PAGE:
I have paddled for pics in both sea kayaks and a canoe in flatwater, but I prefer sea kayaks, as they are much more stable than a canoe. Most of my paddling for pics is with my husband and our dog and they are often models for my stock photographs. We use a Wilderness Systems Pungo and a Old Town Loon, both of which will accomodate the dog.
I usally start off with my camera in a large ziplock bag, then I place it in a dry sack. Of course, that doesn't last very long! After a few minutes of paddling, I'm ready to photograph our adventure as long as the dog is not in MY
boat! If you don't have your camera handy, you will miss out on a lot of great photo opportunities!
The biggest challenges for me so far (other than dealing with our dog and her desire to jump from kayak to kayak), have been getting sharp images and keeping the little bit of water that drips down the paddles off of the camera.
Here are my tips:
I recommend using a shutter speed (SS) of 1/500 or faster to insure that your images will be sharp. Set the ISO on your camera (I am assuming you are shooting digital)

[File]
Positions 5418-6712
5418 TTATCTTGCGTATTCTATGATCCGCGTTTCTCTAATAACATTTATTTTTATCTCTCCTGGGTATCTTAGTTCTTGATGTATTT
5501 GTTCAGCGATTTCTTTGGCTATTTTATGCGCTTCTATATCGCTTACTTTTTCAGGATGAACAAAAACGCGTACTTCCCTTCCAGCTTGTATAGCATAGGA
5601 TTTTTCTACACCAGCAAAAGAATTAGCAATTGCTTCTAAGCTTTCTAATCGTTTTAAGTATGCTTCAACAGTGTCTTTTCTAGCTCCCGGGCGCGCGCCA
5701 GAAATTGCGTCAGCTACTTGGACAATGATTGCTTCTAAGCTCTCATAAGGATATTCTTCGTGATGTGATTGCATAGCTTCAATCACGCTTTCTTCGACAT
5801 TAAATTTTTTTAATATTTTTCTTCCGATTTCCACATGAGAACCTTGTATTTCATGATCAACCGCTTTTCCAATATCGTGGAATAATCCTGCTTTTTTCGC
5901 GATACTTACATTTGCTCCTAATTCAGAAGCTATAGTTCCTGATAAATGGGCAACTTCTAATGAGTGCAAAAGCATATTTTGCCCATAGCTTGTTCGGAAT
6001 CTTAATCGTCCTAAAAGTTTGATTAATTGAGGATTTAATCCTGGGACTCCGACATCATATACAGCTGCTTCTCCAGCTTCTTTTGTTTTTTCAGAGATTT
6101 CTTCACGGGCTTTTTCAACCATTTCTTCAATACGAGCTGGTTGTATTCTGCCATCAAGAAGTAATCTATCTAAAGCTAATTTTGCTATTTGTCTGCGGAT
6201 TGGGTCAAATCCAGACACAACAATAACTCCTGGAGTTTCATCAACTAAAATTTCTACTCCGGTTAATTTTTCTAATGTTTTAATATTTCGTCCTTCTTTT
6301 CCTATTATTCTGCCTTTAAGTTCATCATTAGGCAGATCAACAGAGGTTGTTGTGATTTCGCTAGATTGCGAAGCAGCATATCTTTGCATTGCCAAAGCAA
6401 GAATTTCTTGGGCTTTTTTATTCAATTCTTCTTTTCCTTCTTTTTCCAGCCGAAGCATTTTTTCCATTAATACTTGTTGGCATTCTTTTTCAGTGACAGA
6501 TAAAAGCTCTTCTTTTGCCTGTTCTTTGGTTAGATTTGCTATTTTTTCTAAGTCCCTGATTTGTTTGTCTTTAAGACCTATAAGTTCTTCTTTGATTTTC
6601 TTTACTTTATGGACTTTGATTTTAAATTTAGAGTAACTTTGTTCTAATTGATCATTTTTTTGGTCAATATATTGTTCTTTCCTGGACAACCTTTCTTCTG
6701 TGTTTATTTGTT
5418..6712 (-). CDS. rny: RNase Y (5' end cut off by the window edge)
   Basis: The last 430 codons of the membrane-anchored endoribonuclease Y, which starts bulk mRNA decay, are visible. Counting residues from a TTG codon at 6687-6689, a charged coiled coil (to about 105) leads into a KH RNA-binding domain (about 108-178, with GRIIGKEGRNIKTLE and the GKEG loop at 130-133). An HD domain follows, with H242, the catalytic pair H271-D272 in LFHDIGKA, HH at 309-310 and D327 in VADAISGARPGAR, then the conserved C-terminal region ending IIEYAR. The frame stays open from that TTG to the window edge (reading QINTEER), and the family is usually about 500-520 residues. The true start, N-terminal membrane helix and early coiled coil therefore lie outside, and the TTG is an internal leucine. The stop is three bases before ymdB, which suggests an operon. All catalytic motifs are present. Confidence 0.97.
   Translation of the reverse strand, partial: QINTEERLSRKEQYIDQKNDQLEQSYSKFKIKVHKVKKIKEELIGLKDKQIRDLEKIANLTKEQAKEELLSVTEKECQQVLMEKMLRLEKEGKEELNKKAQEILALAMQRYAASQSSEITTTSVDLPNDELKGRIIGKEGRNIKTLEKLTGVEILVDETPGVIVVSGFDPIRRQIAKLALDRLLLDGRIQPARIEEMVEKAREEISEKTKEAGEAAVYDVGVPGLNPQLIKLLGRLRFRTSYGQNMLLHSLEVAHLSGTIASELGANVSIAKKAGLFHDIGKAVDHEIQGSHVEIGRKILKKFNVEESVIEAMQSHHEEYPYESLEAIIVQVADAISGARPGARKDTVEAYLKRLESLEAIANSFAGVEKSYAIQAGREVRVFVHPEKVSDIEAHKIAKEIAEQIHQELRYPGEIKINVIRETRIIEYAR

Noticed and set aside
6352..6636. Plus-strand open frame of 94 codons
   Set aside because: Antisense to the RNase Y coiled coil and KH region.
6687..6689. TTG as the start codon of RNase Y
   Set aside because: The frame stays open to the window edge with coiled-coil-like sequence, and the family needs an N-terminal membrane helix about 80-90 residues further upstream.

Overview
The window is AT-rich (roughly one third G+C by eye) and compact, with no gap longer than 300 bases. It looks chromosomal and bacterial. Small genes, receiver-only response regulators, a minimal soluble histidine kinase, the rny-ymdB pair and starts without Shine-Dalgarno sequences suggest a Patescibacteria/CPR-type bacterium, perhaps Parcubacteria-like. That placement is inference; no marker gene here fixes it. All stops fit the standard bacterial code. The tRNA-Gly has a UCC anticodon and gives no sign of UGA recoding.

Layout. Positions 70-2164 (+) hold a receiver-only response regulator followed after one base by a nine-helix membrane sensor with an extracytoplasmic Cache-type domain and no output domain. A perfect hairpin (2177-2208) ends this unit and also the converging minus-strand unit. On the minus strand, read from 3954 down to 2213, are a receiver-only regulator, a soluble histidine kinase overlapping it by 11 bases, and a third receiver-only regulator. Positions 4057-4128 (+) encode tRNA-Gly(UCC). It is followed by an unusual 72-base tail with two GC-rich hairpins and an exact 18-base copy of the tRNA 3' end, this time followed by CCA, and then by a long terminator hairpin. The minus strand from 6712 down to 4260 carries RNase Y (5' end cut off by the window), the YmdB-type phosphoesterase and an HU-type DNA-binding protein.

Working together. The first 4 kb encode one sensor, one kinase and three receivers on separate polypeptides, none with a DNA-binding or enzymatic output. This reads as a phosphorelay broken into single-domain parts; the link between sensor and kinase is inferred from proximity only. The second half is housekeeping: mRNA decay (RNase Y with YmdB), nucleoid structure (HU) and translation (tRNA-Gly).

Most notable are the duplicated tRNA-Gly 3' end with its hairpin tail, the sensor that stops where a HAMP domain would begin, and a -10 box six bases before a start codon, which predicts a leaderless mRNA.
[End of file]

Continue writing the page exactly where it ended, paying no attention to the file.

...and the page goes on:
to a speed that will allow you to shoot this fast. If you are shooting early or late in the day, you will probably need to use ISO 400 or greater. Don't sacrifice sharpness for a lower ISO!
If you are not able to shoot at a fast enough SS to create sharp images and you are photographing a moving subject, you can experiment with slow SS's to capture motion. Set your SS at about 1/8 - 1/15 and pan your subject.
For dealing with the water, I either put a towel or a plastic bag over the camera when I'm not shooting, or I just wipe off the water with a towel or a Chamois cloth.
Our paddle trips so far have all been very short and on flatwater. If we were to do longer trips, paddle whitewater, or paddle in the ocean, we would invest in a Pelican Case and probably an underwater camera.
You can see samples of our paddling pics at http://www.sherrimeyer.com